So we want the breath to take the lead and be the anchor by taking slow, deep breaths while focusing on the affected part of your body.

However, keep in mind that deep breathing isn’t simply inhaling more air into your chest. Chest breathing is what we tend to do when we are stressed, and it puts a strain on our fight-or-flight nervous system. Instead, we want to use our bellies for breathing to activate our restful parasympathetic nervous system that restores the body to a state of calm.

Also interesting: Mindful Breathing For Better Sleep: How To Do It Properly?

Deep breathing is also known as diaphragmatic breathing, which is done by contracting the diaphragm, a strong sheet of muscle that divides the chest from the abdomen. As air enters the lungs, the chest doesn’t rise, but the belly expands.

If this breathing pattern is new to you, here’s how it works: Shift your breath from your chest to the belly. It helps to imagine a balloon in your stomach; every time you breathe in, you gently expand the balloon, and every time you breathe out, you gently deflate the balloon.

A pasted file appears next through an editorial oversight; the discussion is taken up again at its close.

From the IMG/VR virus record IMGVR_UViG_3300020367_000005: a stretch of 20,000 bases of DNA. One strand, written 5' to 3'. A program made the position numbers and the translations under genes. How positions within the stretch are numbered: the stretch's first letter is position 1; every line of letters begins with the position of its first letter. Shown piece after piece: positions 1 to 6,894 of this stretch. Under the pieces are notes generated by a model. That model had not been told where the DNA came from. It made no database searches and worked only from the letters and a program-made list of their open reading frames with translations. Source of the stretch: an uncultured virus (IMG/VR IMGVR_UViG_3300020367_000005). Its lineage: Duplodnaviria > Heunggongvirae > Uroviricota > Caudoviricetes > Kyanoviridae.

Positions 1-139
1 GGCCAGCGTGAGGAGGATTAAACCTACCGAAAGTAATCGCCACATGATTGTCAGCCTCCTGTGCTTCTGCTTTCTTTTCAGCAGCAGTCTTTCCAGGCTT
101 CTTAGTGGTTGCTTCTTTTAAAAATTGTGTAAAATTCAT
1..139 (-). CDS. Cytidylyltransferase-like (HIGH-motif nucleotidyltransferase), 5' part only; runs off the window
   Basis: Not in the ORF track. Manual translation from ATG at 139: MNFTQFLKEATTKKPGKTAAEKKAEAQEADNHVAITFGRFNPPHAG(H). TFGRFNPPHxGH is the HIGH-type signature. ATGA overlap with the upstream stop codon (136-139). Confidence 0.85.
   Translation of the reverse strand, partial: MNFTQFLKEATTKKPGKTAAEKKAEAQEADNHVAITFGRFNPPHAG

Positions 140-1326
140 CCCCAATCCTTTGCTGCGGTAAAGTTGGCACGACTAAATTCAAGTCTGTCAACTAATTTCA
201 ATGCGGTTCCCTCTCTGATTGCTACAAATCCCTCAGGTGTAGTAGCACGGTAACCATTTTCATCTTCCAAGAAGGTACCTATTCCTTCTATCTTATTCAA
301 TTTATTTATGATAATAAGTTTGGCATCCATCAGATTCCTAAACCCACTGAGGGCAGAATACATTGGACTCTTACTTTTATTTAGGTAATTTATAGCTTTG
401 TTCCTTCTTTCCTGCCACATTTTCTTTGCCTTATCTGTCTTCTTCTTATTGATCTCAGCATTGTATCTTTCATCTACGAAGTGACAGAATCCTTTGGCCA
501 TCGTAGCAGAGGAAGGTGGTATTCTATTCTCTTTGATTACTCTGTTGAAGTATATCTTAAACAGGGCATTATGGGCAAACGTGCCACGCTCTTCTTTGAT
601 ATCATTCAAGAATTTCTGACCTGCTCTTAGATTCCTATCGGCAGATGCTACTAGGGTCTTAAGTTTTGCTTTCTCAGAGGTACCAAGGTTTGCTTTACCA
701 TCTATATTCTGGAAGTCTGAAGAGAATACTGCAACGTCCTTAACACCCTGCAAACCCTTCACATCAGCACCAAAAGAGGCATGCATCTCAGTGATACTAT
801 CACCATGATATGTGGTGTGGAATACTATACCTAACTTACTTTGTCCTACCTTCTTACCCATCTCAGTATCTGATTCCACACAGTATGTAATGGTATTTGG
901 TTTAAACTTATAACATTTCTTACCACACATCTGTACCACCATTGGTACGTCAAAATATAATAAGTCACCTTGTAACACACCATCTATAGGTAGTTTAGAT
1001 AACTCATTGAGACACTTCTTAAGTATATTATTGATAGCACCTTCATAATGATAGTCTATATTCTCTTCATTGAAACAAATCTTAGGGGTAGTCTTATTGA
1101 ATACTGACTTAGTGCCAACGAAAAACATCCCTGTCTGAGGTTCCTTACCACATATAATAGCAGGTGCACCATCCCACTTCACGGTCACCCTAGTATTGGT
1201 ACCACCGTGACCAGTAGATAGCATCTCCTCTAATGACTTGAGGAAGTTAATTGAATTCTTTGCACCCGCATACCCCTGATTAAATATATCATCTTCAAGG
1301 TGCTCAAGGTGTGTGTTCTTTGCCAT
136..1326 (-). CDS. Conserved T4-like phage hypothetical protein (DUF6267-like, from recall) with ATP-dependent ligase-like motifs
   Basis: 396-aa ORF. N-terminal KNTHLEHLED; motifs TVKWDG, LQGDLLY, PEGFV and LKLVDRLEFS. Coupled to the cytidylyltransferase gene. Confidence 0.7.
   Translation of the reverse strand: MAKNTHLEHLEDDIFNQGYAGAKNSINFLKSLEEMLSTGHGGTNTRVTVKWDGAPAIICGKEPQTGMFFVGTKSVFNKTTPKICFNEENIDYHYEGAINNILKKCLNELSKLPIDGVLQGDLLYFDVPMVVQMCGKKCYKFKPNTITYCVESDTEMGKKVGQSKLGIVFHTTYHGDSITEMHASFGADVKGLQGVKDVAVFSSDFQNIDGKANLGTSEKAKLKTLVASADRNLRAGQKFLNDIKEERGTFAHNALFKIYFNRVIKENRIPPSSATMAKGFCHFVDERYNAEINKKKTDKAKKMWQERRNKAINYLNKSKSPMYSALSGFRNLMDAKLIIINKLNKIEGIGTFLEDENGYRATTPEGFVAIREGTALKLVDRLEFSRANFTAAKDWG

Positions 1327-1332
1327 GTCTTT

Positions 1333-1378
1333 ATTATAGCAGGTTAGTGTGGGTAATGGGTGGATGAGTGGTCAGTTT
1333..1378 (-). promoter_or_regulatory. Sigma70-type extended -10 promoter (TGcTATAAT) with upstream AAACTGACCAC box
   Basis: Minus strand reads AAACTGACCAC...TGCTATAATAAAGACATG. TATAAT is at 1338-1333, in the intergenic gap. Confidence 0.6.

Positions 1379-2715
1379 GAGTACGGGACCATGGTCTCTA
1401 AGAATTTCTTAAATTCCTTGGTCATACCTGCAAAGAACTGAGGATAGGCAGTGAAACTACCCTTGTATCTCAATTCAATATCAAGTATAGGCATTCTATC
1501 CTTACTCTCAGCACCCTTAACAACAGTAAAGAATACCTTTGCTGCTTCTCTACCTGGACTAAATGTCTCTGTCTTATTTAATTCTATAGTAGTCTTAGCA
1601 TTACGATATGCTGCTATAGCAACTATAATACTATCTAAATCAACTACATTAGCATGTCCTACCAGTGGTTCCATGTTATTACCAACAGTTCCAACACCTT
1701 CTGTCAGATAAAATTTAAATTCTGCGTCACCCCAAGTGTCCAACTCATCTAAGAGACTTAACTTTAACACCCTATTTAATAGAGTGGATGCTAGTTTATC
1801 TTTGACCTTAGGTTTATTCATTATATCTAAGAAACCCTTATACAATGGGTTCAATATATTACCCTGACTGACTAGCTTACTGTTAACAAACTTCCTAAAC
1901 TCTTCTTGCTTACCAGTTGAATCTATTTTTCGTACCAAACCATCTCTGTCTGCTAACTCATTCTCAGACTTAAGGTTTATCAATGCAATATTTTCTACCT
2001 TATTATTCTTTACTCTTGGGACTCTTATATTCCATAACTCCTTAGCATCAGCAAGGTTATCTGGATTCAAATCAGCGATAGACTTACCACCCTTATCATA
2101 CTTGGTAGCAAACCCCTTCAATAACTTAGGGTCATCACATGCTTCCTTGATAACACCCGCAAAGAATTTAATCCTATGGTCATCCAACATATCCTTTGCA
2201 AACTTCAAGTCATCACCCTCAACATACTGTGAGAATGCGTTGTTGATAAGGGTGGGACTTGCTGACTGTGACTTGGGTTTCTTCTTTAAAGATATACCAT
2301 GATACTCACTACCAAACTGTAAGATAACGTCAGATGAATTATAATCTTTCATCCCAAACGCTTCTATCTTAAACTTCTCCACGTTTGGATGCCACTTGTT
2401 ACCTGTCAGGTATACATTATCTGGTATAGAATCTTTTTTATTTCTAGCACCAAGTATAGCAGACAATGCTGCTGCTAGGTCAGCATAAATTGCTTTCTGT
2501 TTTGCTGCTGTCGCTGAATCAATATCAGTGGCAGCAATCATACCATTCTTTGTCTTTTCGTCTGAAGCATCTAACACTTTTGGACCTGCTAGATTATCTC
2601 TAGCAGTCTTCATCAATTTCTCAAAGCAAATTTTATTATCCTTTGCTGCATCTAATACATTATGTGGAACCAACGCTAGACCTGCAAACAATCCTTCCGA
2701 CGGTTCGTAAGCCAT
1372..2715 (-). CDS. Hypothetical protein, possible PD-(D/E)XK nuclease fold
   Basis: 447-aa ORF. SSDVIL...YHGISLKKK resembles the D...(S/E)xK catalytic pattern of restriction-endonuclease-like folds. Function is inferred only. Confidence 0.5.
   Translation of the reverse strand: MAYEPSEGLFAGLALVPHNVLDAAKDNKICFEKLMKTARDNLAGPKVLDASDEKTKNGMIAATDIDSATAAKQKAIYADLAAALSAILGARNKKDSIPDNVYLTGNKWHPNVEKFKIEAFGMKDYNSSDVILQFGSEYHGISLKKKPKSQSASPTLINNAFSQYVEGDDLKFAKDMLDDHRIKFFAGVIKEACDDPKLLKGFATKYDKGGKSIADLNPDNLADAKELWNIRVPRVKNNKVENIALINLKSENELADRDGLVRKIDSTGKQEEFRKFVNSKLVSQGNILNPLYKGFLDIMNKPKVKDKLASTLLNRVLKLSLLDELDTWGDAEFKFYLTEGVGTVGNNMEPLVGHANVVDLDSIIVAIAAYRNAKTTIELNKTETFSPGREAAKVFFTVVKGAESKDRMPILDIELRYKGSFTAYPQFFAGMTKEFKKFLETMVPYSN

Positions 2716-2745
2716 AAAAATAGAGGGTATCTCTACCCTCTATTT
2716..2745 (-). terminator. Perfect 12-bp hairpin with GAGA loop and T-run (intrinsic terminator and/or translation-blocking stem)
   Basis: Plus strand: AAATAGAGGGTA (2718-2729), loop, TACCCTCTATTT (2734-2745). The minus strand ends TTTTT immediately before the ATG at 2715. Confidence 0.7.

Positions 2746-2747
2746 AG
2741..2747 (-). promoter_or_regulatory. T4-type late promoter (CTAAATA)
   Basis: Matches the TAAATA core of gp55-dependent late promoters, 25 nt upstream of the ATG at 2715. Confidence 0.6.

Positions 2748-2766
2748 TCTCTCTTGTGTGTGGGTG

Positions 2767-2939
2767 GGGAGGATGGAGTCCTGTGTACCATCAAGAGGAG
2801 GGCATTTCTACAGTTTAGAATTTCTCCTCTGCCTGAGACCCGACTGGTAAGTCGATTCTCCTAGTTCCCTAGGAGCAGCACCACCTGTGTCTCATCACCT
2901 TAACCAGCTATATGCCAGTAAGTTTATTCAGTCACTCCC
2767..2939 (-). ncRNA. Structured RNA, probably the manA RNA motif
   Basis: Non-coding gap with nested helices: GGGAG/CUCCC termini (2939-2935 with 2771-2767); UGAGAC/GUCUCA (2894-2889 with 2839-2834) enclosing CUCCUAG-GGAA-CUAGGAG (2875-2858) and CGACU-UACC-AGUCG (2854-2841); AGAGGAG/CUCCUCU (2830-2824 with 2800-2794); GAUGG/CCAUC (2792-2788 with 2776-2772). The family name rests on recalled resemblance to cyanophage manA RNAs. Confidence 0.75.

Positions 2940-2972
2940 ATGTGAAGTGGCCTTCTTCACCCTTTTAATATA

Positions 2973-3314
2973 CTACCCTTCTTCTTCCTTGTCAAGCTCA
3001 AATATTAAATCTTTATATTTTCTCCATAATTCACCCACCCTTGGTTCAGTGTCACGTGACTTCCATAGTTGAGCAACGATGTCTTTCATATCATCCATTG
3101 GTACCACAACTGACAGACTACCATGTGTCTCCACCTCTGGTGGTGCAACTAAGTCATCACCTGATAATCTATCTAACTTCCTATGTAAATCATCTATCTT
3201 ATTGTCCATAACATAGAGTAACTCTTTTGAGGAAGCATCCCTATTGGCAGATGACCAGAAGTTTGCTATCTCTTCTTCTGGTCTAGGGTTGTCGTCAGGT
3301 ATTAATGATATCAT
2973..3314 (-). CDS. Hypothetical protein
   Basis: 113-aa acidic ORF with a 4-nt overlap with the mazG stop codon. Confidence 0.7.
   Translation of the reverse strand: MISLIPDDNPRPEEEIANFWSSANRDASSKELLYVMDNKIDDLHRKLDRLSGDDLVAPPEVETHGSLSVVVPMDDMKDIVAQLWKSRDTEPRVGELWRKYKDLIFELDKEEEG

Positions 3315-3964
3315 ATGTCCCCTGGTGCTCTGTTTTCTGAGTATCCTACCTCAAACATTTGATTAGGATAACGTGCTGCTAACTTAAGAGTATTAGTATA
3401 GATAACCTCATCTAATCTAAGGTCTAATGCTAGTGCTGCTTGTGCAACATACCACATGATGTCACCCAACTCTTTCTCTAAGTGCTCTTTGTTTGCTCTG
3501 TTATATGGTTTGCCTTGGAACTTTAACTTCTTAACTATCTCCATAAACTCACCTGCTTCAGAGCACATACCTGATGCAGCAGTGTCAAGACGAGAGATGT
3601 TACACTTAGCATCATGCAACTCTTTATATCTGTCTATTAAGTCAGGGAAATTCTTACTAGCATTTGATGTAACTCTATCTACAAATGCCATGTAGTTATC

Step 2: Do a quick body scan

A body scan is an easy way to reconnect with our body and notice what you’re feeling and where those sensations and urges are located. A body scan lets you feel your feet, arms, head, and so on without denying the area of difficulty.

So take a few moments to scan your body from head to toe. Bring awareness to the top of your body, your head, face, neck, shoulders. Then move down to the arms and the hands, the back of the body and the front of the body, and finally move to your upper legs, lower legs, and the feet.